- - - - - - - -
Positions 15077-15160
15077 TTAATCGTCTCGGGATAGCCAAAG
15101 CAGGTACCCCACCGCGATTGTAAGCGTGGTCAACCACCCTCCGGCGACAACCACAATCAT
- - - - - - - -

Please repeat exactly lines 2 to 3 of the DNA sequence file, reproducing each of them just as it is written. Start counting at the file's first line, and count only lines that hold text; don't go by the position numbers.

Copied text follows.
15077 TTAATCGTCTCGGGATAGCCAAAG
15101 CAGGTACCCCACCGCGATTGTAAGCGTGGTCAACCACCCTCCGGCGACAACCACAATCAT